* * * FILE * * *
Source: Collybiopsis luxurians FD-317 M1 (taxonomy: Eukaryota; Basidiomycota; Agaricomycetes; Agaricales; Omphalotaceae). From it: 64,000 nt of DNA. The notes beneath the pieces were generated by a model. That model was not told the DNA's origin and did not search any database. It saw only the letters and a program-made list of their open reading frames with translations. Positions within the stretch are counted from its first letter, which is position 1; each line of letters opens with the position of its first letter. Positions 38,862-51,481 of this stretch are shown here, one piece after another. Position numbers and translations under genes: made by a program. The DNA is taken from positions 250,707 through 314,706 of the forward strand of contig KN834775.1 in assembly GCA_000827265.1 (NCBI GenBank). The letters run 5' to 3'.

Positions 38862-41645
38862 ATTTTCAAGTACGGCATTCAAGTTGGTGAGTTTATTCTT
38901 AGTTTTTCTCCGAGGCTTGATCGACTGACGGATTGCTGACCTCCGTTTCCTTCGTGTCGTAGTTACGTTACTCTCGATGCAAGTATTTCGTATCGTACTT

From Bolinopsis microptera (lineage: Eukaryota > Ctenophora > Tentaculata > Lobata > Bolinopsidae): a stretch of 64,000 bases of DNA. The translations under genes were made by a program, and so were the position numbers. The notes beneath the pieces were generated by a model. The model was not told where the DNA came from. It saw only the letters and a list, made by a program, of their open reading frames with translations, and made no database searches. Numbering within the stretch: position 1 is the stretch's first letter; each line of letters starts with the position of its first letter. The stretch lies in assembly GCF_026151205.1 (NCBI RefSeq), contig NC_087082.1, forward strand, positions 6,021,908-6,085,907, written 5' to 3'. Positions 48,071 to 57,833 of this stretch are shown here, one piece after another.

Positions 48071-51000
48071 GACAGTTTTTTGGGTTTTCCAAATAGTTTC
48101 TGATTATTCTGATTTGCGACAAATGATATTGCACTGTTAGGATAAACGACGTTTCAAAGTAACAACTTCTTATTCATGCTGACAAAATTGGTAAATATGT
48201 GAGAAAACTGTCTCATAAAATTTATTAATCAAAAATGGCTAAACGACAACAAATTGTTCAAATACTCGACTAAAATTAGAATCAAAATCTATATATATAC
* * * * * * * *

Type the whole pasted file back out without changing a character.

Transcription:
Source: Collybiopsis luxurians FD-317 M1 (taxonomy: Eukaryota; Basidiomycota; Agaricomycetes; Agaricales; Omphalotaceae). From it: 64,000 nt of DNA. The notes beneath the pieces were generated by a model. That model was not told the DNA's origin and did not search any database. It saw only the letters and a program-made list of their open reading frames with translations. Positions within the stretch are counted from its first letter, which is position 1; each line of letters opens with the position of its first letter. Positions 38,862-51,481 of this stretch are shown here, one piece after another. Position numbers and translations under genes: made by a program. The DNA is taken from positions 250,707 through 314,706 of the forward strand of contig KN834775.1 in assembly GCA_000827265.1 (NCBI GenBank). The letters run 5' to 3'.

Positions 38862-41645
38862 ATTTTCAAGTACGGCATTCAAGTTGGTGAGTTTATTCTT
38901 AGTTTTTCTCCGAGGCTTGATCGACTGACGGATTGCTGACCTCCGTTTCCTTCGTGTCGTAGTTACGTTACTCTCGATGCAAGTATTTCGTATCGTACTT

From Bolinopsis microptera (lineage: Eukaryota > Ctenophora > Tentaculata > Lobata > Bolinopsidae): a stretch of 64,000 bases of DNA. The translations under genes were made by a program, and so were the position numbers. The notes beneath the pieces were generated by a model. The model was not told where the DNA came from. It saw only the letters and a list, made by a program, of their open reading frames with translations, and made no database searches. Numbering within the stretch: position 1 is the stretch's first letter; each line of letters starts with the position of its first letter. The stretch lies in assembly GCF_026151205.1 (NCBI RefSeq), contig NC_087082.1, forward strand, positions 6,021,908-6,085,907, written 5' to 3'. Positions 48,071 to 57,833 of this stretch are shown here, one piece after another.

Positions 48071-51000
48071 GACAGTTTTTTGGGTTTTCCAAATAGTTTC
48101 TGATTATTCTGATTTGCGACAAATGATATTGCACTGTTAGGATAAACGACGTTTCAAAGTAACAACTTCTTATTCATGCTGACAAAATTGGTAAATATGT
48201 GAGAAAACTGTCTCATAAAATTTATTAATCAAAAATGGCTAAACGACAACAAATTGTTCAAATACTCGACTAAAATTAGAATCAAAATCTATATATATAC